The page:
The United States yesterday made public the English text of the treaty that the Carter administration has proposed as the basis for peace between Egypt and Israel.

The text, whose major points have been leaked widely to the press, was released after the semiofficial Egyptian newspaper Al Ahram published an Arabic version in its Friday editions.

U.S. officials said they did not know whether the Cairo newspaper acted with the approval of President Anwar Sadat's government or, if so, what the Egyptians hoped to gain from the move.

The officials identified the text as the one that was presented to Egypt and Israel on Nov. 11 with a strong U.S. recommendation that it be accepted. It consists of nine articles and a preamble containing language for partially resolving what has been the stickiest issue in the treaty negotiations - linking an Egyptian-Israeli accord to further talks on the status of the Israeli-occupied West Bank and Gaza Strip.

To establish the linkage, the preamble refers to the "Framework for Peace in the Middle East" agreed to at Camp Daivd and adds; "Noting that the aforementioned Framework as appropriate is intended to constitute a basis for peace not only between Egypt and Israel but also between Israel and each of its Arab neighbors which is prepared to negotiate peace with it on this basis."

After initially balking at any linkage language in the treaty proper, the Israeli Cabinet decided on Tuesday to agree to the text. But the Israelis rejected the concept of a timetable, to be set out in an accompanying letter, to bring about self-rule in regions inhabited by Palestinians.

Egypt, which has been insisting both on linkage language and a timetable, has not yet said whether it will accept or reject the proposed text, however, U.S. officials said they expect to hear from Sadat about Egypt's decision today or Sunday.

Even if Egypt agrees, the officials pointed out, the question of a timetable will still have to be worked out. The U.S. proposal calls for a letter to be appended to the treaty committing the two countries to negotiate details of Palestinian self-rule immediately after ratification of the treaty, on the understanding that elections for autonomous councils in the West Bank and Gaza would be held by the end of 1979.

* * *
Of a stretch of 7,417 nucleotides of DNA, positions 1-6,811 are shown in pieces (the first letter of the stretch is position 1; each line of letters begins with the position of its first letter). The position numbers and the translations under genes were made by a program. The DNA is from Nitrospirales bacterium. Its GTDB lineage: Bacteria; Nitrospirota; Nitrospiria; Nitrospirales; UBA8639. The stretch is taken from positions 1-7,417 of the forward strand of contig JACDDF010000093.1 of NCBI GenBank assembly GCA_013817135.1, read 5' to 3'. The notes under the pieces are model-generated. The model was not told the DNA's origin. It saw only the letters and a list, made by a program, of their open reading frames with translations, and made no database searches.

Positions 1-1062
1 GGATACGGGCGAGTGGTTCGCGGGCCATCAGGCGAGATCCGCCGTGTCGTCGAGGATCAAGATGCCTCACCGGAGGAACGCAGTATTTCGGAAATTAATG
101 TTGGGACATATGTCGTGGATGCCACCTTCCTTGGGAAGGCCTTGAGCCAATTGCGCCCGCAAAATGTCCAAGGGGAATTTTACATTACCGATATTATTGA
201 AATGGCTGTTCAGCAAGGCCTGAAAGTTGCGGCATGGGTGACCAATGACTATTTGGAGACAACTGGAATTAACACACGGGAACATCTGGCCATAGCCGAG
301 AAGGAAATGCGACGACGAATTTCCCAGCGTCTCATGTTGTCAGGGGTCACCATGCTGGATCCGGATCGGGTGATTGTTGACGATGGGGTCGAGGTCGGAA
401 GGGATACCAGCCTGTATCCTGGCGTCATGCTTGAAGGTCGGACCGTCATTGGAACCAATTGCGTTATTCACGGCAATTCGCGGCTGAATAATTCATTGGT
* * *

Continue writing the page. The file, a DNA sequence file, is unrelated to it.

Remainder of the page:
Other major points covered by the text include:

Termination of the state of war between the two countries, with Israeli troops withdrawing from the occupied Sinai Peninsula and Egypt resuming sovereignty over the Sinai.

Following interim withdrawal of the Israeli forces, establishment "of normal and friendly relations" including "full recognition, diplomatic, economic and cultural relations, termination of economic boycotts and discriminatory barriers to the free movement of people and goods."

Mutually recognizing the permanent boundary between Egypt and Israel as "the recognized international boundary between Egypt and the former mandated territory of Palestine, without prejudice to the issue of the status of the Gaza Strip," which was occupied by Egypt in 1948 and by Israel in 1967.

Recognizing "each other's right to live in peace within their secure and recognized boundaries."

Pledging to "settle all disputes by peaceful means."

Establishing "limited force zones" on both sides of the border with provision for stationing U.N. forces and observers in a demilitarized area between them.

Guaranteeing Israeli ships, cargoes and nationals "the right of free passage through the Suez Canal" and considering the Strait of Tiran and the Gulf of Aqaba "to be international waterways open to all nations."

Specifying that disputes arising from the treaty be resolved by negotiation, or if that fails, by conciliation or arbitration.

Agreement to "establish a claims commission for the mutual settlement of all financial claims."